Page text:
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Technique question: How to rip very thin board

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Forum topic by SomeClown posted 584 days ago 1169 views 0 times favorited 13 replies Add to Favorites Watch
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SomeClown

63 posts in 1613 days


584 days ago

Topic tags/keywords: technique help table saw rip jig

I have a quick question on technique that I’m sure is simple, but I haven’t figured out how to do it safely yet. I have a bunch of 3/4” pine boards I ripped down to 2” wide to use for some quick trim on my old built-in workbenches in the garage. 3/4” is a little thick for my liking in this case, so I’d like to rip the 3/4” in half. When I looked at it, and tried setting it up a couple of different ways on the table saw however, I couldn’t figure out how to do it in a way that made me feel safe. Here’s what I did:

(1) I first removed the blade guard and put in the riving knife so I could get the fence close enough.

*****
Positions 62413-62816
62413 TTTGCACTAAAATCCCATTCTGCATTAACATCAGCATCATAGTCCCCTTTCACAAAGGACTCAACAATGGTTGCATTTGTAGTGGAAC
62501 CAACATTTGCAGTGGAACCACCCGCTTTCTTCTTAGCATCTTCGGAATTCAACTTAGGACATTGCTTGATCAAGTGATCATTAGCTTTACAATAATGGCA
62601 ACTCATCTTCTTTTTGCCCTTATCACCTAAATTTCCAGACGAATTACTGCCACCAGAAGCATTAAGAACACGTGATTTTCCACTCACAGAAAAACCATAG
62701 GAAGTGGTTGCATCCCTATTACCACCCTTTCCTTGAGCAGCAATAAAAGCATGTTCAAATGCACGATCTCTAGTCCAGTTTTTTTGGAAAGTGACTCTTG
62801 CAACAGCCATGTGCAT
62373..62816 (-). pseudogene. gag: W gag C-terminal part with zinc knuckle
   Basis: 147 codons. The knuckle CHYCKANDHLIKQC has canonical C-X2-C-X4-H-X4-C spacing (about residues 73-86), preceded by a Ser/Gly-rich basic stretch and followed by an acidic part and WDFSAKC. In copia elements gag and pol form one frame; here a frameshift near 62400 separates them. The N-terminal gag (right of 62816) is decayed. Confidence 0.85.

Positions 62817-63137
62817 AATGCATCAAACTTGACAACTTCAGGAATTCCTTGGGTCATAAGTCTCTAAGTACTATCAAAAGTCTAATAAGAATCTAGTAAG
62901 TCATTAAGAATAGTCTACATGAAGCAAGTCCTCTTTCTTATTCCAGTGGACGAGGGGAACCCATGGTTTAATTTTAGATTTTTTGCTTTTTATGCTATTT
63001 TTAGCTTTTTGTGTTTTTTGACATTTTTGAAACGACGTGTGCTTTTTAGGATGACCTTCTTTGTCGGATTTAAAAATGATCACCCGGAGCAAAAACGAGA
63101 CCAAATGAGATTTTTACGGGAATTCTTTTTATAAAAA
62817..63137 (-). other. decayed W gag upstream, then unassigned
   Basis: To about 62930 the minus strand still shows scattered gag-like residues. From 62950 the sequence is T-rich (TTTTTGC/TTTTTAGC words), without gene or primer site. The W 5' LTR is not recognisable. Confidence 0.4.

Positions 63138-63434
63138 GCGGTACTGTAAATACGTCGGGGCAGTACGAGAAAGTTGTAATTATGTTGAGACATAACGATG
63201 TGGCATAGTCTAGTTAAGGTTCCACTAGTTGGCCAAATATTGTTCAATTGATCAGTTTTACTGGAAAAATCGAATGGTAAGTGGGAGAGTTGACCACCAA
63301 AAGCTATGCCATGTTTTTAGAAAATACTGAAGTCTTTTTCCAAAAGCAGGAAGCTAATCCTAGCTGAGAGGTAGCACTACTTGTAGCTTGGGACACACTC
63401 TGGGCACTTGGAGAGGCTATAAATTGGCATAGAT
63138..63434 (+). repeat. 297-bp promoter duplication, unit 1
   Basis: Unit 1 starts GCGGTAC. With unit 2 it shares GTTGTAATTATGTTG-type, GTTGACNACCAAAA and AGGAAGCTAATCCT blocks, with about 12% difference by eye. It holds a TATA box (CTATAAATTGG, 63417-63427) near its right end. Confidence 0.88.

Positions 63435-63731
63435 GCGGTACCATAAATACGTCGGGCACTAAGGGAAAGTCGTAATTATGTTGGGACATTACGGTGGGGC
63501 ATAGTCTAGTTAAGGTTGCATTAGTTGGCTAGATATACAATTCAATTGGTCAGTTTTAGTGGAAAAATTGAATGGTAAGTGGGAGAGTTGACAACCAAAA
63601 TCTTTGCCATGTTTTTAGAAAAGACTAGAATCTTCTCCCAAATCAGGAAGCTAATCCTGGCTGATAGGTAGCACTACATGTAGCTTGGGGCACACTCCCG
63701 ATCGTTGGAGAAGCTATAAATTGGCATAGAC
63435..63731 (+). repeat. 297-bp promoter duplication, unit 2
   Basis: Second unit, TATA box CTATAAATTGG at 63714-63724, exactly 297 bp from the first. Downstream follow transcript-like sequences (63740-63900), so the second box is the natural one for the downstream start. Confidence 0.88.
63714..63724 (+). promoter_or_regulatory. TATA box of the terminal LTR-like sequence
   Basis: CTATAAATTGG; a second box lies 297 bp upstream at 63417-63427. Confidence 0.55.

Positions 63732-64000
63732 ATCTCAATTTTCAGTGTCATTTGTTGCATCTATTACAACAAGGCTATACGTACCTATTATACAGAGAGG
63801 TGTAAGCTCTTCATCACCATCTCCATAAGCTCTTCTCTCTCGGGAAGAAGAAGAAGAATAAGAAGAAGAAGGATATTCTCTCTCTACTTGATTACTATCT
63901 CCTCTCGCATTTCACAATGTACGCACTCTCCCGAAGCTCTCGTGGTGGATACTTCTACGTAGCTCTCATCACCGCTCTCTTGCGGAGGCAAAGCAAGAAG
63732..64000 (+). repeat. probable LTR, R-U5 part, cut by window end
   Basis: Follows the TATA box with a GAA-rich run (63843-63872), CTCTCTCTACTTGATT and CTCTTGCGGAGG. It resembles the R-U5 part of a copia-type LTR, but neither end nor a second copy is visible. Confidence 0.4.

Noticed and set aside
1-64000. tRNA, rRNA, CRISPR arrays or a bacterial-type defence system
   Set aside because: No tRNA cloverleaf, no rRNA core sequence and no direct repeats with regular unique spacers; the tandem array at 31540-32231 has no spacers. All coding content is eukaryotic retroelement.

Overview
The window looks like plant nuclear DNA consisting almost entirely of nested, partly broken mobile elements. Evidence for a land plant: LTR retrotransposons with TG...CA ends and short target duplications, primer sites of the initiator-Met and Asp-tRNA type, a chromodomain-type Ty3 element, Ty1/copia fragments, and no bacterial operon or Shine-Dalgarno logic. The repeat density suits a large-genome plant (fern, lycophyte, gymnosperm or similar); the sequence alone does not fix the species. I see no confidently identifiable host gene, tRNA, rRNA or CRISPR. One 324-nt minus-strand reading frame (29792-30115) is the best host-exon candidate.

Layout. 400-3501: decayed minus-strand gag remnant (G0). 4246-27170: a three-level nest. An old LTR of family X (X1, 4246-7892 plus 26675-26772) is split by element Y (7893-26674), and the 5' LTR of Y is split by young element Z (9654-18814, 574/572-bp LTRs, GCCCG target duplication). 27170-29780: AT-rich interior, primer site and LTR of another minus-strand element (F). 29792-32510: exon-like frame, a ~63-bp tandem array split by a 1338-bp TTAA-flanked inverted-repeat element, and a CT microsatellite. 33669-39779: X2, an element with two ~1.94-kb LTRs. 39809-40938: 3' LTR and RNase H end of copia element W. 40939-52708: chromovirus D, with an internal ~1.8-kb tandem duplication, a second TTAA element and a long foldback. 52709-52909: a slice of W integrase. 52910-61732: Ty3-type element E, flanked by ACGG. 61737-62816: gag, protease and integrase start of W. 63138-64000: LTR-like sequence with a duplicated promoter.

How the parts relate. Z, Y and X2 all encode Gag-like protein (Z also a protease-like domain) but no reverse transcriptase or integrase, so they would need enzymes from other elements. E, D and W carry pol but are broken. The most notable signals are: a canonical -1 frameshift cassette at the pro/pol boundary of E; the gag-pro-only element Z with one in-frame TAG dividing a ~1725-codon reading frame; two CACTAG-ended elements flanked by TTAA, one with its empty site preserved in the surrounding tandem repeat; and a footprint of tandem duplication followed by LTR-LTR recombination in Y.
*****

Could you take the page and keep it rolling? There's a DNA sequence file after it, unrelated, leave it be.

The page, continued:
(2) Then I stared at the whole thing for a while, finally realizing that my push stick was nearly 3/4” itself and so wouldn’t work well.
(3) Then I went to bed and now I’m posting here. :)

Thanks, everyone!

-- There are 10 types of people in the world: those who understand binary, and those who don't.


13 replies so far

View pintodeluxe's profile

pintodeluxe

3334 posts in 1446 days


#1 posted 584 days ago

I usually resaw at the bandsaw. Then send the strips through the planer to clean up the faces.
If I didn’t have a bandsaw, I would set up a featherboard and cut 1” into one edge. Then flip the board end-for-end and complete the cut. This way your pushstick will be clear of the blade.
The faces will still need to be run through the planer.

Good luck

-- Willie, Washington "If You Choose Not To Decide, You Still Have Made a Choice" - Rush